On January 5, 1953, the audience members at the Théâtre de Babylone in Paris entered a showing of Samuel Beckett’s En Attendant Godot, expecting to see a conventional play. However, faced with a play that lacked the key elements of Aristotelian models, viewers were torn between confusion and intrigue, and En Attendant Godot consequently became one of the most popular productions in France. When Beckett translated it into English a year later, christening it Waiting for Godot, it became a hit among British and American audiences too. Waiting for Godot chronicles two men, Vladimir and Estragon, who stand in a lonely landscape by a tree and, as the title suggests, wait for Godot, but this simple premise has a catch – it is the only premise.
All day, every day, Vladimir and Estragon do nothing but pass the time as they endlessly await Godot, and the only break from this dreary monotony is when two other characters, Pozzo and Lucky, pass through. The repetitive, inane discourse between the four characters initially irritates the audience, with good reason. After all, the seemingly illogical behavior of the characters rankles the usually more reasonable people watching or reading the play, who ask themselves: why don’t they just leave?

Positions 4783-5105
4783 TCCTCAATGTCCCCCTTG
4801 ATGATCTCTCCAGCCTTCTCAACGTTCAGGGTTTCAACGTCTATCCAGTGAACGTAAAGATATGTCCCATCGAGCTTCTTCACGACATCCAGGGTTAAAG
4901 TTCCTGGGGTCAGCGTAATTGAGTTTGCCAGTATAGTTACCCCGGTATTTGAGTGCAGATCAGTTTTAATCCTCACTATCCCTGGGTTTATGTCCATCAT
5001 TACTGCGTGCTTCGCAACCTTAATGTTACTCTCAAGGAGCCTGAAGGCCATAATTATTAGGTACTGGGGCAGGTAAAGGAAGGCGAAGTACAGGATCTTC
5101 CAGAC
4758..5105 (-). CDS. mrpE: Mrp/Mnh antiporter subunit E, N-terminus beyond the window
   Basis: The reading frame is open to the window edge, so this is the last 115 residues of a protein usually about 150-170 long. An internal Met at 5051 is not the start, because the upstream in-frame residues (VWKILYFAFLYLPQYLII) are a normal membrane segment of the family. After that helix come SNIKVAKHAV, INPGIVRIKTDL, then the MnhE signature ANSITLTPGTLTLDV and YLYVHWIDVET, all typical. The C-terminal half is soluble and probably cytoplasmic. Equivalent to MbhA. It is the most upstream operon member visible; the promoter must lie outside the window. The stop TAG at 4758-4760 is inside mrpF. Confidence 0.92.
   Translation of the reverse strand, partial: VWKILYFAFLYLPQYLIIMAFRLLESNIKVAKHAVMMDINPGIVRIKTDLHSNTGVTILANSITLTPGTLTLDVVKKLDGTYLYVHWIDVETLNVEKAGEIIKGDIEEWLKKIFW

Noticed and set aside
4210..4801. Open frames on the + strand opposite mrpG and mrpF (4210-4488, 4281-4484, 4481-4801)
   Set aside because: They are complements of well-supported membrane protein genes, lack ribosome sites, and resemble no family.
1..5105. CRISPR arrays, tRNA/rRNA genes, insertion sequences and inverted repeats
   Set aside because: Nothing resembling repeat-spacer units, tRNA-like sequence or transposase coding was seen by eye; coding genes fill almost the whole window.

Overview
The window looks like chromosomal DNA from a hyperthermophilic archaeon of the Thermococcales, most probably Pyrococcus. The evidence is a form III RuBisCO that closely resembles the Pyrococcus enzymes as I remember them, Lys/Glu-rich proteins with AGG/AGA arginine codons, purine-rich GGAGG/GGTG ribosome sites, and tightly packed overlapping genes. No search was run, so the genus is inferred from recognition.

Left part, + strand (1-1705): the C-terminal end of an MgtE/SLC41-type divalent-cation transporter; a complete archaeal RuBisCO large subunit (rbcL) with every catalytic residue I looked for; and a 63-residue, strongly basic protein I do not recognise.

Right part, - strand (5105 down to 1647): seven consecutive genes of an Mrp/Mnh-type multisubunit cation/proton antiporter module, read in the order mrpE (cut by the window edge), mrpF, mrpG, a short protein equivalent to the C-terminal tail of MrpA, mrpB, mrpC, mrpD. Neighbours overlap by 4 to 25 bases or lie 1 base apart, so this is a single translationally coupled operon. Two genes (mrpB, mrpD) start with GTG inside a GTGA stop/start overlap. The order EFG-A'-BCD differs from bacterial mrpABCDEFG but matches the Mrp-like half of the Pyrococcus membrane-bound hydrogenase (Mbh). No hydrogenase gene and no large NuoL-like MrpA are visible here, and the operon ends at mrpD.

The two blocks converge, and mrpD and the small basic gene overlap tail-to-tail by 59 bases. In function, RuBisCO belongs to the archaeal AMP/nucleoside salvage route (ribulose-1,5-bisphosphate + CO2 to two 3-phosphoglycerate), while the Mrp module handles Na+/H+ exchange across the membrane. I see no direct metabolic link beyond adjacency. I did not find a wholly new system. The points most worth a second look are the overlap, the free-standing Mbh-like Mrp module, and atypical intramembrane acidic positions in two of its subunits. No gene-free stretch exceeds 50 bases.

However, as the play progresses, it becomes clear that they cannot leave. Even if they threaten to, there is some invisible force that keeps them tethered to the faint hope that Godot will arrive, even as it becomes increasingly obvious that he will not. As annoyed as one might be with Vladimir and Estragon’s behavior, one cannot help but draw parallels between their situation and that of humanity – after all, whether they are aware of it or not, everyone holds a secret hope or desire that they maintain despite clear evidence that it will never come to fruition.
In the end, these men illustrate to the audience that humans as a whole, no matter what their differences may be, will continually strive for that which will never come without ever realizing its impossibility. As Vladimir and Estragon long for Godot, Pozzo for power, and Lucky for freedom, it is clear that they all are really searching for meaning in a world that has none to offer.
– Mahak M.
Waiting for Godot by Samuel Beckett is available for checkout from the Mission Viejo Library.